Former leader of Glasgow City Council Pat Lally dies

The former leader and Lord Provost of Glasgow City Council Pat Lally has died aged 92.

Pat Lally was a well-known figure in Glasgow municipal politics for several decades

The Labour politician passed away on Friday after a long illness.

Lally was first elected as a Glasgow Corporation councillor in 1966 and served as provost from 1995 to 1999.

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He backed Glasgow's successful bid to become European City of Culture in 1990 and played a pivotal in the creation of the Glasgow Royal Concert Hall.

He was temporarily suspended from the Labour Party in 1997 after becoming embroiled in the "votes-for-trips" scandal but was later reinstated.

Lally quit the party in 2003 and stood unsuccessfully as an MSP three times, including a 2007 bid as a candidate for the Scottish Senior Citizens Unity Party.

Scottish Labour leader Richard Leonard said: “Pat Lally was a towering figure in the Labour Party and in Scottish politics more widely.

“Pat spent decades in local government fighting to improve the city of Glasgow and the lives of its citizens.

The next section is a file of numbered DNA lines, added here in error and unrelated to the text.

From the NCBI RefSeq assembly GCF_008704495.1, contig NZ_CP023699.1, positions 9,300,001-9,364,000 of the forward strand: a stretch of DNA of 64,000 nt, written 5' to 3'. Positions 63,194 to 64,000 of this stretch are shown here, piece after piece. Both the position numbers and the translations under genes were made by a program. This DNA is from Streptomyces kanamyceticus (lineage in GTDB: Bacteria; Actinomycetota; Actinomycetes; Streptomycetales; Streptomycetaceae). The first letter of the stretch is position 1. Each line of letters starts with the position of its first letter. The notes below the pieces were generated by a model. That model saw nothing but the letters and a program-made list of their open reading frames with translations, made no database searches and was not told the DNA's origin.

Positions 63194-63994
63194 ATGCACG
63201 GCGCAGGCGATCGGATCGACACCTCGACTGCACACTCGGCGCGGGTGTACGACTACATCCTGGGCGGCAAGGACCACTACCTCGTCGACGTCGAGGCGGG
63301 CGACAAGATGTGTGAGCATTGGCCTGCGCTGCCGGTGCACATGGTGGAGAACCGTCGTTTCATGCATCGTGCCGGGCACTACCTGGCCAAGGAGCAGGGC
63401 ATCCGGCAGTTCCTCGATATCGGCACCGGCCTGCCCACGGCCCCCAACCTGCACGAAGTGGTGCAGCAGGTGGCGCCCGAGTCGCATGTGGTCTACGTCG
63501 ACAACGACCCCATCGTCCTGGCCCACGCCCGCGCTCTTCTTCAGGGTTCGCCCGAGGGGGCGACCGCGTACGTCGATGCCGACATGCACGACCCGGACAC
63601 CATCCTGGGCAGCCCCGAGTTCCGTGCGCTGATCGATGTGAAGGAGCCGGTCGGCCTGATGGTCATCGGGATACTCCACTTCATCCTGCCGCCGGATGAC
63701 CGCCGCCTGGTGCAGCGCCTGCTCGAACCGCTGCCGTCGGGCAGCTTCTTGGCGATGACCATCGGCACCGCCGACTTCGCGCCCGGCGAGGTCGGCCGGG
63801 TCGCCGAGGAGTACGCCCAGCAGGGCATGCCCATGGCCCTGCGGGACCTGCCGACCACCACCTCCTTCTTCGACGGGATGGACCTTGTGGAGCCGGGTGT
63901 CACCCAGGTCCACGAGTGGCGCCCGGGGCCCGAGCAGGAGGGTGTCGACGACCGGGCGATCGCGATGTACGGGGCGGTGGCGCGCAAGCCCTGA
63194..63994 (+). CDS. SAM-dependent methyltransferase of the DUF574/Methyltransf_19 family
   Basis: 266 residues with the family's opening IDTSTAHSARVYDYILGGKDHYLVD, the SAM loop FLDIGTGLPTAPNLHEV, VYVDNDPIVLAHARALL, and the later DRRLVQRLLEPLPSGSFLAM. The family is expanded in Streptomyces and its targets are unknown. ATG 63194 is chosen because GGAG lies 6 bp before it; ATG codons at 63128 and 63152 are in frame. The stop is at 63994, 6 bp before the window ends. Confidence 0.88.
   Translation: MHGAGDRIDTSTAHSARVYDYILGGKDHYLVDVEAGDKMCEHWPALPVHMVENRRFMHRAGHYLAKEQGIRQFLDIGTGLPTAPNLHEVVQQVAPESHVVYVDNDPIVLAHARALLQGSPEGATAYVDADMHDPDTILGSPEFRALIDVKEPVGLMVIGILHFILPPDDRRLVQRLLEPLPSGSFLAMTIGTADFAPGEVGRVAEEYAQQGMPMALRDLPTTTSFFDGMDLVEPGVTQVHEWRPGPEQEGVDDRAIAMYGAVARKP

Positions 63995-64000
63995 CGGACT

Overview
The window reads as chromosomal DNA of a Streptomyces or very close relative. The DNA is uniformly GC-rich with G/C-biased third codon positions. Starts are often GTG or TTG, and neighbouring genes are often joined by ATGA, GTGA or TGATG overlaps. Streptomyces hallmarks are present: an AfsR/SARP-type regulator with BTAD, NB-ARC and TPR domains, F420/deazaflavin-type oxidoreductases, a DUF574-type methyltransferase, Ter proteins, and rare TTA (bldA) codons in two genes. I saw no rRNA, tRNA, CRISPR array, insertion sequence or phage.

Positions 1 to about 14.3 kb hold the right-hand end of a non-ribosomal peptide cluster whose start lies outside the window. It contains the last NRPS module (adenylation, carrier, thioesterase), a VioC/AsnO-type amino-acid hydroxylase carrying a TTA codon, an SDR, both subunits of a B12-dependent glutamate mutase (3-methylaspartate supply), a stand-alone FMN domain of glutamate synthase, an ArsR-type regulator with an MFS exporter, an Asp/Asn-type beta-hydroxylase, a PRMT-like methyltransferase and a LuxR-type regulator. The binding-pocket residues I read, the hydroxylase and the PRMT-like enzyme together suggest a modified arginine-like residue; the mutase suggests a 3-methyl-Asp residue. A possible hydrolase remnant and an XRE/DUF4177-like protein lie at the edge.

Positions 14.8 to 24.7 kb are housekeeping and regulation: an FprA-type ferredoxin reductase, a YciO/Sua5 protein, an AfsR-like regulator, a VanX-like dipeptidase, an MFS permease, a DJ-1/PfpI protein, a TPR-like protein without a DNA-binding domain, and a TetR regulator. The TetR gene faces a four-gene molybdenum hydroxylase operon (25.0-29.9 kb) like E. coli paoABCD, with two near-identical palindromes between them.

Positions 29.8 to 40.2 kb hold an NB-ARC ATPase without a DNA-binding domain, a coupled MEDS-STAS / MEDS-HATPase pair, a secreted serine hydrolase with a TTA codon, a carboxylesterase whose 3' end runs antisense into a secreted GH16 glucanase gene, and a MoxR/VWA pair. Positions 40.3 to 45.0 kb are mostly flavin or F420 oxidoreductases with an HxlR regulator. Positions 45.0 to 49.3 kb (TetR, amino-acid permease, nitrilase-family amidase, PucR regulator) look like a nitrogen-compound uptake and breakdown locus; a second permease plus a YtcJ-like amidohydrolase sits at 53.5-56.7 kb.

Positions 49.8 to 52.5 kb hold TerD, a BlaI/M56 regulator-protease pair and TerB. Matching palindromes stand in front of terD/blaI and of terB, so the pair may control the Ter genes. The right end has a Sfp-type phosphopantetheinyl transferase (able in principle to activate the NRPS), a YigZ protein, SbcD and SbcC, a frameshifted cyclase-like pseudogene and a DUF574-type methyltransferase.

“Some of his finest achievements included helping bring the Garden Festival and the European City of Culture home to his beloved city.

“He was held in great regard by all in the Labour Party, and I know his death will be felt by many in the party. Our thoughts are with his family at this sad time.”

Veteran Labour councillor and former MSP Frank McAveety said: “We have lost of the most significant figures in Glasgow’s recent history, and a towering figure in Glasgow Labour politics. Born in the year of the general strike, and brought up in the very best traditions of the labour movement, Pat made an enormous contribution to this city and to our wider movement.

“He championed arts and culture in Glasgow, he championed the communities that he represented but above all else he was a champion for the city that he loved.

“Pat Lally will always be remembered for his unwavering and undaunted commitment to his city, and his ambition for all of our people. I am sure that Glaswegians will remember him fondly, because he was one of them.”